Luck is a game mechanic that I really appreciated; it can turn the tide of combat and be the winning factor for you. But every time it’s used it goes down one, and there are very little opportunities to regain Luck. For rolling your Luck, equal or lower is good luck and higher is bad. So if you keep using it, the number is going to be ridiculously low to roll beneath. I mean, give a girl a break!
Mapping out where you’re exploring is a big help and I mean big help, because you often find yourself backtracking. You’ll often come to a crossroads and pick the path that leads to a dead-end; after the sixth time, it’s a little infuriating and these dead-ends will soon be marked with tiny genitalia on your map just to make sure you know what they are. They slow the game, limiting the opportunity for more encounters and different paths, diminishing your experience.
Lone Wolf is the second popular series of the adventure gamebooks. It is vastly different from Fighting Fantasy and admittedly I haven’t played as much of this series as it deserves. Published by Beaver Books, the series contains a mere 28 books. In this continuous story, the first twelve books are played as the eponymous Lone Wolf trying to kick ass, the next eight take place when you are the Grandmaster and in the final eight, you are a new character in the revived New Order of Kai, the order of warrior monks Lone Wolf avenged in books one to twelve. Beautiful connections and cohesiveness long-awaited.
Doing this, you really get to enjoy the series as a continual story, it’s rewarding and you genuinely feel gutted when Lone Wolf dies. Screaming “NO!” in a busy coffee shop is not socially acceptable. Speaking of character, you get to pick special abilities that last throughout the books and with some completions you can add new skills. These can range from Hunting, Sixth Sense and Healing and each has their own uses and, sometimes, lasting effects. Hunting allows you to not to carry food because you are totally capable of finding it yourself. Go you, Miss Independent!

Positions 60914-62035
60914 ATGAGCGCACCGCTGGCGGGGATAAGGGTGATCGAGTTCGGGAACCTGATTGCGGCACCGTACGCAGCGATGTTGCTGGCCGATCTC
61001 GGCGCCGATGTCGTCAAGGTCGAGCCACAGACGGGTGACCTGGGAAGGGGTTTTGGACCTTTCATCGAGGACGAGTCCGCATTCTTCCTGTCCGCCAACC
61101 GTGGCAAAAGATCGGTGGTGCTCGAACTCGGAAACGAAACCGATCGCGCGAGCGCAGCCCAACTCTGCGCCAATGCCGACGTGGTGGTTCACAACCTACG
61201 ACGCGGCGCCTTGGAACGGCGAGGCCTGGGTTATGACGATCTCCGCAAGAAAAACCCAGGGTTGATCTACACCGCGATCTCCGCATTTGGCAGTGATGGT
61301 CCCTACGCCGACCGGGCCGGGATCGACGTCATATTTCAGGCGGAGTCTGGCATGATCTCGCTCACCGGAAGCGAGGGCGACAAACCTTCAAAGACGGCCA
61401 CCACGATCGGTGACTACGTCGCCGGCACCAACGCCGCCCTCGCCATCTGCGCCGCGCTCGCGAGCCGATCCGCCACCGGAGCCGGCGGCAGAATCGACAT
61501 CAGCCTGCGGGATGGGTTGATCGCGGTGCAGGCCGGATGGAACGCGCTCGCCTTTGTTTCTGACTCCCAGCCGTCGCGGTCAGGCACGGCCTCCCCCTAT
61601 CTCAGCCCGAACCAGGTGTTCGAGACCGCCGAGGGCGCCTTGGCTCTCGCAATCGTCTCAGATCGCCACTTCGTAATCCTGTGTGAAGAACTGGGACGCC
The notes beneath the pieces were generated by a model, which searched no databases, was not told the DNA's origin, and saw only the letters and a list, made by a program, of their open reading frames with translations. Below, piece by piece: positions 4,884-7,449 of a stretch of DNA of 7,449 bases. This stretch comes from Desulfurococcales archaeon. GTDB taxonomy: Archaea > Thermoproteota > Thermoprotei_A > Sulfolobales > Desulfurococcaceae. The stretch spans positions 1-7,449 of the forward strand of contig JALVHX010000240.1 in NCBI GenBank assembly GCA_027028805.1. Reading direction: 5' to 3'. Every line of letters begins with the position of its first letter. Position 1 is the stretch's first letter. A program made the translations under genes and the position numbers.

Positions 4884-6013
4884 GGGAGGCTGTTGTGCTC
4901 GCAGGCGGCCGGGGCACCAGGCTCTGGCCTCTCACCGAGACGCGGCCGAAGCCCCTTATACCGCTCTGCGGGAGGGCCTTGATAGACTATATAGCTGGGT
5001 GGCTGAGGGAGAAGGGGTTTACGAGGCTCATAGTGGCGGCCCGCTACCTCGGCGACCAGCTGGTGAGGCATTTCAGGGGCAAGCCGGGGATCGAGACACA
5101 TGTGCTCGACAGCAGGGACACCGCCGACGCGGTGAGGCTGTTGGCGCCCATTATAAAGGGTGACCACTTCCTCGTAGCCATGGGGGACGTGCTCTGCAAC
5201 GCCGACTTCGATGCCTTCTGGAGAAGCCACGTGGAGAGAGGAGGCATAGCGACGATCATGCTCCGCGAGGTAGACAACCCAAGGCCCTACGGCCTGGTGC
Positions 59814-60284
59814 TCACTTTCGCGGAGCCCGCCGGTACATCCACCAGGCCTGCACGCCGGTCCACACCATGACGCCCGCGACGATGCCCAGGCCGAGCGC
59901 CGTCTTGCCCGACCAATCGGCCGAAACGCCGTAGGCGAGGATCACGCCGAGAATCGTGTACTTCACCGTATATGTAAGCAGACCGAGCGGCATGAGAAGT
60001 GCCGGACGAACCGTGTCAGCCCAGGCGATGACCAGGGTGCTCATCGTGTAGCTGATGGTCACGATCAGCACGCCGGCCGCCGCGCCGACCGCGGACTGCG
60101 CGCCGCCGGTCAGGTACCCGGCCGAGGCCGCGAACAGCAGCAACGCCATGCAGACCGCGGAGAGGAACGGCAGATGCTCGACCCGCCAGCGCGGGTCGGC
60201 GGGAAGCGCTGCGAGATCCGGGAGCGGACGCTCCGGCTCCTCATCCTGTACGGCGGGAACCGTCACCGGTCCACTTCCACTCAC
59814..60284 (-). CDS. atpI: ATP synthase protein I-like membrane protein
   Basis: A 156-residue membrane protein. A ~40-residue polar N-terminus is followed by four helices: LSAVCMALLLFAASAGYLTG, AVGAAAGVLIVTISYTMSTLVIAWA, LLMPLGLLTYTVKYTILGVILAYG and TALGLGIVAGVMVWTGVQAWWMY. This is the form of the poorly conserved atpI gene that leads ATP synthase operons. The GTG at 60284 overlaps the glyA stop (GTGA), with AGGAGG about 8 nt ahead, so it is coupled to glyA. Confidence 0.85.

You get Combat Skill and Endurance as your two stats or attributes. For combat it’s a little tricky, as you use a provided table that shows the difference and ratio between you and your target’s Combat Skill score, with the highest given the advantage and being allowed to roll a D10 for damage. It’s a little muddled but a good old-fashioned ass-kicking leads to wholesale murder, which is the important part.
While the downside of Fighting Fantasy is the mapping, the items and looting in Lone Wolf are its main weaknesses. You only have eight backpack slots, two weapons and a gold limit with other items carried in your belt, for example. Once at maximum carrying capacity, you have to start dropping your loot and you can’t carry three weapons, not even in your backpack. It’s certainly more realistic but it’s infuriating. I’ve walked for hours in Bethesda games because I can’t fast travel and I refuse to drop stuff. I refuse!
For all the enjoyment that these books provide it’s a shame to see them die out, it’s only with a thin trickle that the interest is still watered and fed. So if you’re looking to kill a couple of hours and start something new, I suggest grabbing a notebook and an adventure gamebook and getting on in there. Let the book take you through its world. Tell it where you want to go. It’s a perfect match.